Six months of acupuncture treatment may be more effective than conventional therapy in treating low back pain, according to a study in a recent issue of Archives of Internal Medicine. The study also suggested that both sham acupuncture and traditional Chinese verum acupuncture appear to be effective in treating low back pain.
Michael Haake, PhD, MD, of the University of Regensburg, Bad Abbach, Germany, and colleagues conducted a randomized clinical trial involving 1,162 patients (average age 50) who had experienced chronic low back pain for an average of 8 years. Patients underwent ten 30-minute sessions (approximately two sessions per week) of verum acupuncture (387 patients), sham acupuncture (387 patients) or conventional therapy (388 patients). Verum acupuncture consisted of needling fixed points and additional points to a depth of 5 mm to 40 mm based on traditional Chinese medicine, while sham acupuncture consisted of inserting needles superficially (1 millimeter to 3 millimeters) into the lower back avoiding all known verum points or meridians. Conventional therapy consisted of a combination of medication, physical therapy and exercise. Five additional sessions were offered to those who had a partial response to treatment (10% to 50% pain reduction).
According to the authors, a total of 13,475 treatment sessions were conducted — verum acupuncture, 4,821; sham acupuncture, 4,590; and conventional therapy, 4,064. Patients receiving the additional five sessions were 232 (59.9%) in the verum group, 209 (54.3%) in the sham group and 192 (52.5%) in the conventional group.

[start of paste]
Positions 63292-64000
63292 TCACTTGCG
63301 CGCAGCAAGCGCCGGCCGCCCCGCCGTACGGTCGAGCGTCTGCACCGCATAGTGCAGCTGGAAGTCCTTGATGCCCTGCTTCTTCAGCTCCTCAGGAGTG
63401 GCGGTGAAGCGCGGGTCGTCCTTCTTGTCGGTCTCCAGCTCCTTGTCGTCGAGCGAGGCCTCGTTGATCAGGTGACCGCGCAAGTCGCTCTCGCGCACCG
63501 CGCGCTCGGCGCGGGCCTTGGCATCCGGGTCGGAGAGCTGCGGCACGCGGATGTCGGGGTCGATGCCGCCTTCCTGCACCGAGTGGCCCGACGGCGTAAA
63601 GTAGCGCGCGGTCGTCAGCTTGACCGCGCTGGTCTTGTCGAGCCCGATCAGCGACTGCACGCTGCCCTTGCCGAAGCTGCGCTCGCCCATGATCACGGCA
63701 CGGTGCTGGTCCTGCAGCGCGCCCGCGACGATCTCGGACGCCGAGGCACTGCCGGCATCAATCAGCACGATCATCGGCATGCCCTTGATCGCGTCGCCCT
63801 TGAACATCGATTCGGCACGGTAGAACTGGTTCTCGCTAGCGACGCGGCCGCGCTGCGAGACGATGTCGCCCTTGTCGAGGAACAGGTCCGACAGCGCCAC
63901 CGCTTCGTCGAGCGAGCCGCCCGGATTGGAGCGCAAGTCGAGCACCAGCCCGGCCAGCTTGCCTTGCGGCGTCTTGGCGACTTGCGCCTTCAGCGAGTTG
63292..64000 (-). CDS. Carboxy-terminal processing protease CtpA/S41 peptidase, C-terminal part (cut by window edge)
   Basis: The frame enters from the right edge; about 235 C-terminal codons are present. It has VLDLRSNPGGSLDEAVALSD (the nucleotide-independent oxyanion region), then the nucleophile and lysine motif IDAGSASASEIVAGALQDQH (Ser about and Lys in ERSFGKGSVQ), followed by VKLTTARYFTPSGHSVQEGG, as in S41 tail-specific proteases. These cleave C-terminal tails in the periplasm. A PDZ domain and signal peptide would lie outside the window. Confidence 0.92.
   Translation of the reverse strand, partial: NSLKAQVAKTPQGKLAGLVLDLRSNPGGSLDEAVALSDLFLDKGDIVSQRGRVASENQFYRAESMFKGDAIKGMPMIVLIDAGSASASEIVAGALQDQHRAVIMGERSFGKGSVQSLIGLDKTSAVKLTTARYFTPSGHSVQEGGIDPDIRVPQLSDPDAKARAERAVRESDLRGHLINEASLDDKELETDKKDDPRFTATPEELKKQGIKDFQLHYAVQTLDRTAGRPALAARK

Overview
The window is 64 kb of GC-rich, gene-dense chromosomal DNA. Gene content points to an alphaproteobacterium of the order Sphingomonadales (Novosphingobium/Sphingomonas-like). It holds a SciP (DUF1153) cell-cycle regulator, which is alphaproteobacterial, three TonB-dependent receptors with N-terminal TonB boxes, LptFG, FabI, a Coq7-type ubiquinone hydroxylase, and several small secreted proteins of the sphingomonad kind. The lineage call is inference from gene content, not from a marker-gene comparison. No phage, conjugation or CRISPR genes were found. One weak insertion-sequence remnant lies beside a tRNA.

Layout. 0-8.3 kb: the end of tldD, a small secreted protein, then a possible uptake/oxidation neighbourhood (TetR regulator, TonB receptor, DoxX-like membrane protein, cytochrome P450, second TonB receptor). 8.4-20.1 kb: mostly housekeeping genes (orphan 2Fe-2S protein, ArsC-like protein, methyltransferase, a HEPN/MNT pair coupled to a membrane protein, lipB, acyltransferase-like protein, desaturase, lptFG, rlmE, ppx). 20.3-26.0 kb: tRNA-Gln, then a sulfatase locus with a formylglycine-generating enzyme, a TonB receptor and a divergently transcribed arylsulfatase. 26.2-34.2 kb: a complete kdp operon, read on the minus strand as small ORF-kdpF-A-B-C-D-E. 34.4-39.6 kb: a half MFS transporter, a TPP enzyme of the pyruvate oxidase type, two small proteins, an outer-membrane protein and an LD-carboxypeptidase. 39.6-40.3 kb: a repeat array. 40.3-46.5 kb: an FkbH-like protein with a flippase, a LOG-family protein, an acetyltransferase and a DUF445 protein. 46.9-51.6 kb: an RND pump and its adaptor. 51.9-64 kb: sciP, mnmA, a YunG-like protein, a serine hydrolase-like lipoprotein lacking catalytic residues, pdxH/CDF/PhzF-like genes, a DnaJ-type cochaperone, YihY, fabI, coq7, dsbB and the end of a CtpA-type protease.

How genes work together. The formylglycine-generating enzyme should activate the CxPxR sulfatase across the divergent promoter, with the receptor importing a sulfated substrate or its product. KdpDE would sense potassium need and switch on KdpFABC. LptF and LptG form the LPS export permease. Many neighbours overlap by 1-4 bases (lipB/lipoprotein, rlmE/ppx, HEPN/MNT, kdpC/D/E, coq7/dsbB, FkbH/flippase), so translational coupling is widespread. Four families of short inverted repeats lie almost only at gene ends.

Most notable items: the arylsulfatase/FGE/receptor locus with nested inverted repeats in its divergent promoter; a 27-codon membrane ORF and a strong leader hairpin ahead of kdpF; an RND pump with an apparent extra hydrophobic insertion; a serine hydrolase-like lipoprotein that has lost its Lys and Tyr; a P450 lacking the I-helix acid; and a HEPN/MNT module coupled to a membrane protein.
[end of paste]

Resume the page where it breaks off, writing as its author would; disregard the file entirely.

Response rate was defined as a 33% improvement in pain or a 12% improvement in functional ability. The trial results at 6 months indicated a response rate of 47.6% in the verum acupuncture group, 44.2% in the sham acupuncture group and 27.4% in the conventional therapy group. The authors further noted that differences among groups were as follows: verum vs. sham, 3.4%; verum vs. conventional therapy, 20.2%; and sham vs. conventional therapy, 16.8%.
“The superiority of both forms of acupuncture suggests a common underlying mechanism that may act on pain generation, transmission of pain signals or processing of pain signals by the central nervous system and that is stronger than the action mechanism of conventional therapy,” the authors concluded. “Acupuncture gives physicians a promising and effective treatment option for chronic low back pain, with few adverse effects or contraindications. The improvements in all primary and secondary outcome measures were significant and lasted long after completion of treatment.”